A study led by investigators from Massachusetts General Hospital (MGH) and the Broad Institute of Harvard and MIT reports that a new technique that measures hundreds of molecular markers in the blood can identify those released when cardiac tissue is injured by a lack of oxygen. The report will appear in the October
and has received early online release.
"Right now there are no blood markers for reversible myocardial injury in clinical use, and the only available markers are not detectable until hours after the onset of tissue damage. Because our treatments for heart attacks are most effective in the first hours after symptoms occur, these newly identified markers could help us apply treatments sooner and help more patients," says the study's senior author Robert Gerszten of the MGH Division of Cardiology and Center for Immunology and Inflammatory Diseases.
Every metabolic activity in the body results in the production of metabolites, molecules released in often-minute quantities. A blood sample contains hundreds of these metabolites that could provide a chemical 'snapshot' of an individual's heath status. But the technology to assess metabolite levels is in the early stages, as is the understanding of their significance. For instance, how much metabolite levels normally vary between healthy individuals and factors that influence those variations is still unknown.
In the current study, the research team took advantage of a procedure that is, in essence, a planned heart attack. In a condition called hypertrophic cardiomyopathy, bloodflow out of the heart is obstructed by a massive thickening of the wall between the left and right sides. This tissue overgrowth can be treated with a technique pioneered by Michael Fiferth of MGH and called septal ablation.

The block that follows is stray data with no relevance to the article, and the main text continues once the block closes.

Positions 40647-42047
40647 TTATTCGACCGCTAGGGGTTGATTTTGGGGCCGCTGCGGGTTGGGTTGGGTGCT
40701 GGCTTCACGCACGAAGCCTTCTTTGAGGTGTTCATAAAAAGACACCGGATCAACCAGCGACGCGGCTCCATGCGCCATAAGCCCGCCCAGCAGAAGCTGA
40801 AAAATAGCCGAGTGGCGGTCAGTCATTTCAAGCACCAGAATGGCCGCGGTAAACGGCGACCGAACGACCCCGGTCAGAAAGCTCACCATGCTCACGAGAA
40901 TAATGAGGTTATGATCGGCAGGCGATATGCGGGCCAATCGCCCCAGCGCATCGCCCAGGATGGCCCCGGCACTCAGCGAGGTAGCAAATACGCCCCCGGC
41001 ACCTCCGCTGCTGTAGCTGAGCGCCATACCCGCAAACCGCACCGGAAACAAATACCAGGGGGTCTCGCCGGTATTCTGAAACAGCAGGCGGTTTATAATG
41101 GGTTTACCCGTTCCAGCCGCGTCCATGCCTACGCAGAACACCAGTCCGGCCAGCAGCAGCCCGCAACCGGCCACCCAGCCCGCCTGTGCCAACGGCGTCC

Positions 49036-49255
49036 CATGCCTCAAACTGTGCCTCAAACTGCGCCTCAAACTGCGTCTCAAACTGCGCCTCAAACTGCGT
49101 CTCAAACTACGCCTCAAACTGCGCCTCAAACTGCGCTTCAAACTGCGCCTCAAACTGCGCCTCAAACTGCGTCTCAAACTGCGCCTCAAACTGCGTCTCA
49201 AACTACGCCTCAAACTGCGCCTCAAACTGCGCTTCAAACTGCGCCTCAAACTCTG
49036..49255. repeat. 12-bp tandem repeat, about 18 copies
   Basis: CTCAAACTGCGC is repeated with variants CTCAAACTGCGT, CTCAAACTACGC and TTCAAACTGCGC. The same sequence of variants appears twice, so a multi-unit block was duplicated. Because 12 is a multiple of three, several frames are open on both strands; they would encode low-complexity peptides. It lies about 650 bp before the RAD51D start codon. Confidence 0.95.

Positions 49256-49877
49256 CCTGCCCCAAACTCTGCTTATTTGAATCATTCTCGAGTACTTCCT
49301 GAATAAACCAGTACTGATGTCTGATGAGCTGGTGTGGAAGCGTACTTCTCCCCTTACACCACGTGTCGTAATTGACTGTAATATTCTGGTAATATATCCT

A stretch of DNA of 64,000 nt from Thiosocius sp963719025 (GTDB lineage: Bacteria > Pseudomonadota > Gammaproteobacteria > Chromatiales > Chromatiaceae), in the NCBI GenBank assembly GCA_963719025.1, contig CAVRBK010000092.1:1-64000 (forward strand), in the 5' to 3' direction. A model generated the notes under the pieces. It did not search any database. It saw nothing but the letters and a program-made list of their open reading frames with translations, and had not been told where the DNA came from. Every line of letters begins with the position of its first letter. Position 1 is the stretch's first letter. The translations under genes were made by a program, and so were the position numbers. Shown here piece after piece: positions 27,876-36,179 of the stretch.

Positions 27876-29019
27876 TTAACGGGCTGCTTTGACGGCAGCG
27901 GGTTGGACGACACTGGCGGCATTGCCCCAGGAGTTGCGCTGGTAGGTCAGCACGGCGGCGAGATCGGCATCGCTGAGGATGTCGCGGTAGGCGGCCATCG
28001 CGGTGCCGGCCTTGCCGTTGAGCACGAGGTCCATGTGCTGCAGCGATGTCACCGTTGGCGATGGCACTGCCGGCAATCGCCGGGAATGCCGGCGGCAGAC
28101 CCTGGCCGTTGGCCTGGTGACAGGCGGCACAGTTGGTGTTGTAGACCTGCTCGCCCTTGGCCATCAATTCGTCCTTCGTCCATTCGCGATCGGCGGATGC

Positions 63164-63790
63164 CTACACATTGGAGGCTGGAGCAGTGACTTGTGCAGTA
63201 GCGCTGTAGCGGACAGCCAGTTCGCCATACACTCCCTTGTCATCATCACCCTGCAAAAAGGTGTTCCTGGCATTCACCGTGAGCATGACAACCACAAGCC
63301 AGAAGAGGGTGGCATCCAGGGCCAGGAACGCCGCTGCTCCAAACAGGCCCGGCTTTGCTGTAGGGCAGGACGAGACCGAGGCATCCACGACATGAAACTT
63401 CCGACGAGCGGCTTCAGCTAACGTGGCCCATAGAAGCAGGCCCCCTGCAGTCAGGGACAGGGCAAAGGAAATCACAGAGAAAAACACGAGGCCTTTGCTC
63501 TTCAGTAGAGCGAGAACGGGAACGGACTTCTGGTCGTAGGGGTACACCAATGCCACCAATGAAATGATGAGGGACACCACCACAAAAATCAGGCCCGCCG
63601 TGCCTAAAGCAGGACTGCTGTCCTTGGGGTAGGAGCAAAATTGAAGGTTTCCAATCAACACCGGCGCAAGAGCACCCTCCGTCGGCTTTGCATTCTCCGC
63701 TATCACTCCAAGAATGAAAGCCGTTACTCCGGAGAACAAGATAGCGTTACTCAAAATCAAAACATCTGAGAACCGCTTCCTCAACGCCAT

It destroys the excess tissue, a scenario that mimics the damage that happens to heart muscle when its blood supply is cut off. Taking blood samples before and after patients receive this procedure provides a unique window into metabolic changes that occur in response to the death of myocardial tissue, allowing study participants to act as their own controls.
The researchers analyzed blood samples from 36 patients taken before and at several time points after septal ablation. Using an advanced mass spectrometry system that can assess hundreds of metabolites in as little as 10 minutes, they were able to identify several that significantly changed right after the ablation process, a time period during which currently available markers remained unchanged. The changes seen in the first 10 minutes persisted an hour later, and analysis of blood from veins in the coronary circulation confirmed that the heart was the source of the changes.
Comparing the results of these 'planned' heart attacks with blood samples from patients with spontaneous coronary blockages found four metabolites that increased in response to ablation and also were elevated in patients with true heart attacks, confirming them as markers of myocardial damage. The researchers also examined whether these newly identified metabolites had any effect on the response of cultured animal heart cells to reduced oxygen and found that one metabolite increased cell death, while two others decreased it, possibly identifying a pathway for future therapies.
"This work is proof of principle that this new technology will work for diagnosis and may also help us find new targets for therapeutic intervention. Someday we may be able to reverse the damage from a heart attack with a 'cocktail' of protective metabolites," explains Gerszten, who is an associate professor of Medicine at Harvard Medical School and a senior associate member of the Broad Institute.
The MGH has filed a patent for the use of metabolic biomarkers to assess and reverse the kind of cardiac damage produced in a heart attack.